Monday, March 13, 2023

"We Didn't Start the Fire" by Billy Joel

#1 Alert!
Gold Record Alert!
Song#:  4073
Date:  10/14/1989
Debut:  58
Peak:  1 (2 weeks)
Weeks:  19
Genre:  Pop, Rock

Pop Bits:  Joel's '86 album The Bridge signaled a bit of a downturn in popularity. Although the LP would reach #7, featured a pair of Top 10 singles, and go double-platinum, it wasn't particularly well-received and didn't get close to the five million (later seven million) sales mark of his previous effort An Innocent Man. Feeling the need to branch out and make changes, Joel parted ways with his long time producer Phil Ramone and chose to work with Foreigner guitarist Mick Jones. He also scrapped most of his backing band in favor of new musicians. The resulting LP, Storm Front, was a slightly darker and denser affair, which was highlighted by this intense first single. The rapid fire history-lesson-in-five-minutes track piqued the interest of radio listeners and it wasn't long before the song was bolting up the Pop chart. It would become Joel's third (and final) #1 at Pop while also getting to #5 AC and #6 Rock. It would sell well enough to go gold. The hit would help send the album to #1 for a week. It was Joel's third #1 and first since 1980's Glass Houses. "We Didn't Start the Fire" would earn three Grammy nods including for Record and Song of the Year. The following year, the album would get Joel nominations for Best Male Pop Vocal Performance and Producer of the Year. The LP would eventually reach the 4x platinum mark. Helping it along was a second hit "I Go to Extremes" (#6 Pop/#4 AC/#10 Rock). Three other singles would reach the charts including the ballad "And So It Goes" (#5 AC/#37 Pop). During its time on the charts "We Didn't Start the Fire" would go gold, but over the years it became a sort of cultural touchstone and the tune's digital version would reach the triple-platinum mark in 2021 thanks in part to a viral tweet (see below).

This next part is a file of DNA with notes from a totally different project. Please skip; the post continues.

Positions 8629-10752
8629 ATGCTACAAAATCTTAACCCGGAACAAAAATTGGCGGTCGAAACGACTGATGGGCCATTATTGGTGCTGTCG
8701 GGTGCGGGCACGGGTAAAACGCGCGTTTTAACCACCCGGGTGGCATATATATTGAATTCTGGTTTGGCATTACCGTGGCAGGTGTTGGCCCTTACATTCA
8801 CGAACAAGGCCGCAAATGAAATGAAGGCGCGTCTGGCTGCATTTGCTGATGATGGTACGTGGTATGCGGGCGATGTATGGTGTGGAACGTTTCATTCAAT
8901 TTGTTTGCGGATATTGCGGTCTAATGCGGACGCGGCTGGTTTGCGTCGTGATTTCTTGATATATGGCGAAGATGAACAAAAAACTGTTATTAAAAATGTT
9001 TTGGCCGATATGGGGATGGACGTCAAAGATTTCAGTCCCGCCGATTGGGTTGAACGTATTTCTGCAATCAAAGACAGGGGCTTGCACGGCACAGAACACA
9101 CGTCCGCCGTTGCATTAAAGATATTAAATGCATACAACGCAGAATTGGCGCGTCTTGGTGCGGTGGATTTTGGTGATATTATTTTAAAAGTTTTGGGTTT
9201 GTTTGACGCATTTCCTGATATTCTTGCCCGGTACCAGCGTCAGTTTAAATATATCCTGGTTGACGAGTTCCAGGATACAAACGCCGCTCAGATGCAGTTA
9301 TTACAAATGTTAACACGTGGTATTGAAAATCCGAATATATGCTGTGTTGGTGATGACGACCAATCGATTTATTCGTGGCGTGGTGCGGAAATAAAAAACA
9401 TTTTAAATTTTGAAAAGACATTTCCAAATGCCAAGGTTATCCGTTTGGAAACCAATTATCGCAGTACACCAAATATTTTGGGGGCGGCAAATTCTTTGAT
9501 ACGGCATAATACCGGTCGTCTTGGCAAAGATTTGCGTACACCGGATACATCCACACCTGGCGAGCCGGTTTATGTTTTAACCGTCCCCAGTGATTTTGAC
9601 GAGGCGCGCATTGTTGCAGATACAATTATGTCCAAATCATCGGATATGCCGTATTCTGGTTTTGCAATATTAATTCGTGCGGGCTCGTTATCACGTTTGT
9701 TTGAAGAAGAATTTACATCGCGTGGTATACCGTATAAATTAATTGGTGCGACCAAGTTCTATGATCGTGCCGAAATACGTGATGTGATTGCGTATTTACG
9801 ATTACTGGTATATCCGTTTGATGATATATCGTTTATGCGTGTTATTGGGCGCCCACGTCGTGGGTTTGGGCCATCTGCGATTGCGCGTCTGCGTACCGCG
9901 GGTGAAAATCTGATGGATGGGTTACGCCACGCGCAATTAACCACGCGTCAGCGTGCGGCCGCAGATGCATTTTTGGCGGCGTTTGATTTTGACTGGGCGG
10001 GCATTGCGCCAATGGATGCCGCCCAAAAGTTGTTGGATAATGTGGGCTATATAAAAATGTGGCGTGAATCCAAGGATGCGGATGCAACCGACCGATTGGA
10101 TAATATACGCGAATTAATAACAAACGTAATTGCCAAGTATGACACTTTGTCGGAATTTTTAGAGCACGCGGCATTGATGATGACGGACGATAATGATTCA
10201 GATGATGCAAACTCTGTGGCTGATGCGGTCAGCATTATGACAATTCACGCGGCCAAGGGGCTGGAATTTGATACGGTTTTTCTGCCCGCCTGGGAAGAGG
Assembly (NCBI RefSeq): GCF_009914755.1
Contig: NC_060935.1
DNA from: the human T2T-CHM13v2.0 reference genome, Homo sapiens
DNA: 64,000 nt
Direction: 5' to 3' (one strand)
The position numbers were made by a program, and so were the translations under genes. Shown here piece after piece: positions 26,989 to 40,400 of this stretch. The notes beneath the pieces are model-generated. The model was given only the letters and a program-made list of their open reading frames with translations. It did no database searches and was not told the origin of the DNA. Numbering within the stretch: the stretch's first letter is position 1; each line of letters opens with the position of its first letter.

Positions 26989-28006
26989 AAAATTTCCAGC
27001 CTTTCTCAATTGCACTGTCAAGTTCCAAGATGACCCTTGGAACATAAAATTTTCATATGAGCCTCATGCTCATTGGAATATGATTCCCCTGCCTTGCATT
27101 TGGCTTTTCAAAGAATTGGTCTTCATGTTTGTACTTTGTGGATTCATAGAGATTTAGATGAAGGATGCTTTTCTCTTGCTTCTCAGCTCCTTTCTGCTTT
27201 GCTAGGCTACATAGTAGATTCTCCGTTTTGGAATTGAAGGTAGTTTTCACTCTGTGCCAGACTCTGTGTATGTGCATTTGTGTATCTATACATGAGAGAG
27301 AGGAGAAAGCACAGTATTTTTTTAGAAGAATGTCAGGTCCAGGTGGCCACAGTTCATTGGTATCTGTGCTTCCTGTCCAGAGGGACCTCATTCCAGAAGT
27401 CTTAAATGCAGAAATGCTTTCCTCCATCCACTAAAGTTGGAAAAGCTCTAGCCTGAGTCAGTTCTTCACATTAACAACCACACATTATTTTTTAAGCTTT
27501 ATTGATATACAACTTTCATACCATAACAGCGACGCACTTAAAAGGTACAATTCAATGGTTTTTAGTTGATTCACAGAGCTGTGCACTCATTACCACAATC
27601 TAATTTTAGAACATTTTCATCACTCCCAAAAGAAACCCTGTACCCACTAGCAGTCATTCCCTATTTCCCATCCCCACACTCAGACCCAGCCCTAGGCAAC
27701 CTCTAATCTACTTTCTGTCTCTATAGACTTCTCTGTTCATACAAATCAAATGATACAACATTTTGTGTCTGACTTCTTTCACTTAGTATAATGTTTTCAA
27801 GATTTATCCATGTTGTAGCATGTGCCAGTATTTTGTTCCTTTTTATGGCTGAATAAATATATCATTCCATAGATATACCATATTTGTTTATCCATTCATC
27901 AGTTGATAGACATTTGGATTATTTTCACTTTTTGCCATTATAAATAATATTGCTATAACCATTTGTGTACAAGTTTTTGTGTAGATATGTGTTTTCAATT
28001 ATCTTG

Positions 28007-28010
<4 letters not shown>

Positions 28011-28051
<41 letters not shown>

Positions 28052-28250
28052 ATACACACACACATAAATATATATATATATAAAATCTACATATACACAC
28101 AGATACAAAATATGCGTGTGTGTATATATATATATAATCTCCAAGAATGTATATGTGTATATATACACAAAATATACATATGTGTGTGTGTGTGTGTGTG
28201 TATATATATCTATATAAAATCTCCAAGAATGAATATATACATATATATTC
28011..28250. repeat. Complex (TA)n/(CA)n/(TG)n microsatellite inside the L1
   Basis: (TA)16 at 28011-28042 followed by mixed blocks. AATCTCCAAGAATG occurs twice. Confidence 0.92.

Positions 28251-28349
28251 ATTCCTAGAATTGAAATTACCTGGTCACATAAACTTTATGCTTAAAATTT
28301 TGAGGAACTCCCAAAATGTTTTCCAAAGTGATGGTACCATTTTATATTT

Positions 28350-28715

ReduxReview:  I have to say that when this song first arrived, I was all about it. I got the single and played it to the point where I had the lyrics down pat. If karaoke was around at the time in my area I would have killed with this tune! I thought it was a truly interesting song and I liked its message, which was basically that every generation is fucked up in its own way. I remember some reviewers dismissing the song for delivering a message like that but offering no solution. Like, what was he supposed to do? Provide a wish list of future initiatives and then sing "we can stop the fire?" It was ridiculous. As much as I still like the tune, I have to say it is one that I can't hear a lot anymore. It's a fun lark once in a great while to see how many of the lyrics I remember, but it was a song of a certain time and place. At least for me. However, the song still gets used and parodied in various ways and even went viral in 2020 thanks to a TV writing using Twitter to point out all the shitty things that happened on a specific day (March 11, 2020). His tweet was simple: "Today was like if 'We Didn't Start The Fire' was a day."